Education freedom is on the march.

Louisiana Gov. Jeff Landry on Wednesday signed legislation making the Pelican State the 19th state in the nation to enact K-12 Education Savings Accounts or an ESA-style policy, and the 11th to offer education choice to every K-12 student, following Alabama earlier this year.

The legislation creates the Louisiana Giving All True Opportunity to Rise—LA GATOR—Scholarships, which families can use to choose the learning environments that align with their values and work best for their kids.

As with other ESA policies, parents can use the LA GATOR Scholarships to pay for private school tuition, textbooks, curricular materials, special-needs therapy, and more.

“The LA Gator Program puts parents in the driver’s seat and gives every child the opportunity for a great education. When parents are committed to the value of their child’s education, government should never get in the way,” said Landry, a Republican. “School choice is now a reality in the state of Louisiana!”

Most students will be eligible for scholarships worth about $5,200 annually, which is just over a third of the average per-pupil spending at Louisiana district schools. Students with special needs and children from low-income families can receive higher scholarship amounts.

The scholarships will initially be limited to students who are switching from a district or charter school, are entering kindergarten, or who are from families earning no more than 250% of the federal poverty level. In the second year, families earning up to 400% of the federal poverty line will be eligible, and in the third year, the scholarships will be open to all K-12 students in Louisiana.

More than a quarter of K-12 students nationwide are currently or soon will be eligible for a publicly funded education choice policy. Including privately funded tax-credit scholarship policies, more than 36% of students nationwide are eligible for a private education choice policy.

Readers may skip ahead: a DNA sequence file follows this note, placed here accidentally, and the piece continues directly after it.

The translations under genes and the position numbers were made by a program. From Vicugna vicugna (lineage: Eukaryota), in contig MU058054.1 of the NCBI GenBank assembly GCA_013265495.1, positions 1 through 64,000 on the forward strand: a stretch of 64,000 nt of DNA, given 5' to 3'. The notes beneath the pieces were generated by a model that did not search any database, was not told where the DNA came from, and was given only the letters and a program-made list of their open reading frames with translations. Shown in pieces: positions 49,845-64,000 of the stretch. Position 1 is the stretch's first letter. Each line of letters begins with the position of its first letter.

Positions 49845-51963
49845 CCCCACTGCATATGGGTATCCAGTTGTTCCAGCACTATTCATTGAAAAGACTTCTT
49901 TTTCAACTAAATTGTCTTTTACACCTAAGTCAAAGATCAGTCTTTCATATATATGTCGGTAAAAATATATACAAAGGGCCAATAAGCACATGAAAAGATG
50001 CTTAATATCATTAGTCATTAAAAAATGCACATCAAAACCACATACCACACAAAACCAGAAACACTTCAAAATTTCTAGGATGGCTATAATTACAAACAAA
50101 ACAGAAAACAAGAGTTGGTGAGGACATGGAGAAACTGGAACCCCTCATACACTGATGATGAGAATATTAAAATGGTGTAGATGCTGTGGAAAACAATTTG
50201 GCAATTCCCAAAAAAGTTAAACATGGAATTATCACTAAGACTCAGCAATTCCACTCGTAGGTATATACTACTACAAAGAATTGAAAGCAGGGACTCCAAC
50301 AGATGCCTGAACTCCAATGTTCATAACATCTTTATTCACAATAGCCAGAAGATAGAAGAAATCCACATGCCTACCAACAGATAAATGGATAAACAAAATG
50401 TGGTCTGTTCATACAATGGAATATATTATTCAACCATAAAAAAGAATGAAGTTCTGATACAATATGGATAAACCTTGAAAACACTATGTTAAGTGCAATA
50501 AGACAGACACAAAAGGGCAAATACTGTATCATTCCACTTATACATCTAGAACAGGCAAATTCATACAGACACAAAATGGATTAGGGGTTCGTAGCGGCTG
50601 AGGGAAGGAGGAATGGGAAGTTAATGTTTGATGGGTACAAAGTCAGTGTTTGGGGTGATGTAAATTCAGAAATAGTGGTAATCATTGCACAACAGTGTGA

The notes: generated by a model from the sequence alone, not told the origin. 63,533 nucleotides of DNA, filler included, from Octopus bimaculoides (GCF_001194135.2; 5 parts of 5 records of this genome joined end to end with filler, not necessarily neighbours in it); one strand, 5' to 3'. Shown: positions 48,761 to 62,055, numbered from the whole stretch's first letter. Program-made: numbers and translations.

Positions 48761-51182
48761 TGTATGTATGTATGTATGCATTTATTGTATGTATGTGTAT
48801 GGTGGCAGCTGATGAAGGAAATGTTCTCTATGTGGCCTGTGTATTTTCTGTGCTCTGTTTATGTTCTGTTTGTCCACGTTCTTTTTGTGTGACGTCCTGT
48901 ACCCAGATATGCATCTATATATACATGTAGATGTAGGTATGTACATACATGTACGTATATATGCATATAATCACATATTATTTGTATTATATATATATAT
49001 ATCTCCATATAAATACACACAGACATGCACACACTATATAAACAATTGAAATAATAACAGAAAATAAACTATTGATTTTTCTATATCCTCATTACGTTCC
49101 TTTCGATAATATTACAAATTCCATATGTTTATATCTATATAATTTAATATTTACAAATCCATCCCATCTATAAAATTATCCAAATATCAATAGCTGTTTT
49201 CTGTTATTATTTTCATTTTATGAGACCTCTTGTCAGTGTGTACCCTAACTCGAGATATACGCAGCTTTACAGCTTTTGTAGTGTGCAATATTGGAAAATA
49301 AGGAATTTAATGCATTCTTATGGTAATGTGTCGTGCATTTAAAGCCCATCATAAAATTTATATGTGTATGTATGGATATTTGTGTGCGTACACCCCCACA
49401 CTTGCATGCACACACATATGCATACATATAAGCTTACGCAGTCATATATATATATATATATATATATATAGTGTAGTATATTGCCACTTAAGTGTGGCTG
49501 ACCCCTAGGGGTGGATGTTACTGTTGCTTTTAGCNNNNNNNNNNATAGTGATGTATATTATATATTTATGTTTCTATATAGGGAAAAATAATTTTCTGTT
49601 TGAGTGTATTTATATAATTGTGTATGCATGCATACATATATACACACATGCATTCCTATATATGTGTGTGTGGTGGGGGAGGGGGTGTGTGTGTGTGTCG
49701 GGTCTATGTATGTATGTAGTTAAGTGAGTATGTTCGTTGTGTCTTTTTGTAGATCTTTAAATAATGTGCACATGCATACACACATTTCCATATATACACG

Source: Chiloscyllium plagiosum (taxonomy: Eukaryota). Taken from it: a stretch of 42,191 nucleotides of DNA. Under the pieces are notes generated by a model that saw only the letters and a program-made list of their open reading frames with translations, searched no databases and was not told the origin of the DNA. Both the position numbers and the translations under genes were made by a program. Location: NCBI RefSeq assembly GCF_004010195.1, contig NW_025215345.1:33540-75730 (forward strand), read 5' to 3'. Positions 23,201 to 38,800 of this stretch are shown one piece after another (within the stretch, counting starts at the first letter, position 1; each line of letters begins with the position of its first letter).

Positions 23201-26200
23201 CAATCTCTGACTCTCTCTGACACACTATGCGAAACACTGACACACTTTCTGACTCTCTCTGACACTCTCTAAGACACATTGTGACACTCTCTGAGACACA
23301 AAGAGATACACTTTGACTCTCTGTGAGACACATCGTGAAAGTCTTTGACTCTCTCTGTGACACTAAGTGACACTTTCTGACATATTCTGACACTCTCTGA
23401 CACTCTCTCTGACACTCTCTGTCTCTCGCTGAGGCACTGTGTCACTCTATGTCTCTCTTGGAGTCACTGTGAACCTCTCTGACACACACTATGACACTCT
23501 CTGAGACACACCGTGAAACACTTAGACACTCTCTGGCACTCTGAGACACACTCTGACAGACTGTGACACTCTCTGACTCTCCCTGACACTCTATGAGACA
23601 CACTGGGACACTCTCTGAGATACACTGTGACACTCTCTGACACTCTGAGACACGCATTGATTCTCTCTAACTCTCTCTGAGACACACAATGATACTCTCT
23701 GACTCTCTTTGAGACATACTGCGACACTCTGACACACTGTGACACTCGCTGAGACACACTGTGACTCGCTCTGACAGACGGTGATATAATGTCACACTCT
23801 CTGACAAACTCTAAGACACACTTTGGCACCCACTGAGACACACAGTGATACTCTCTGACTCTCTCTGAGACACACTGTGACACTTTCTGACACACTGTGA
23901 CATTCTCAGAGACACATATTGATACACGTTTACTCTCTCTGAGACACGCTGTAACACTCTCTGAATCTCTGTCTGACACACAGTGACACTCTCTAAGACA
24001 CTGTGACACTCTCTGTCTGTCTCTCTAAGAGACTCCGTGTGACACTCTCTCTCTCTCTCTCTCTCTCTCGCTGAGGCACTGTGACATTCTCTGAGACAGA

The new scholarship policy is an example of how the school choice movement has moved in a more free-market and family-centric direction. Instead of relying on bureaucrats to provide top-down accountability, the new policy trusts parents to provide bottom-up accountability.

The LA GATOR Scholarships will replace the state’s overregulated school voucher program, which produced the nation’s first negative results in a random-assignment study on the effects of a school choice policy on participating students’ academic performance.

Equalitarian” regulations intended to guarantee access and quality—such as open admissions requirements, price controls, and mandating the state test—backfired by chasing away high-performing private schools.

Fortunately, Louisiana lawmakers have learned from their state’s own mistakes, as well as the success of states such as Arizona and Florida, which have shown that a free-market approach to education does a better job of providing a high degree of access and quality.

The new scholarship policy eschews the harmful regulations of its predecessor.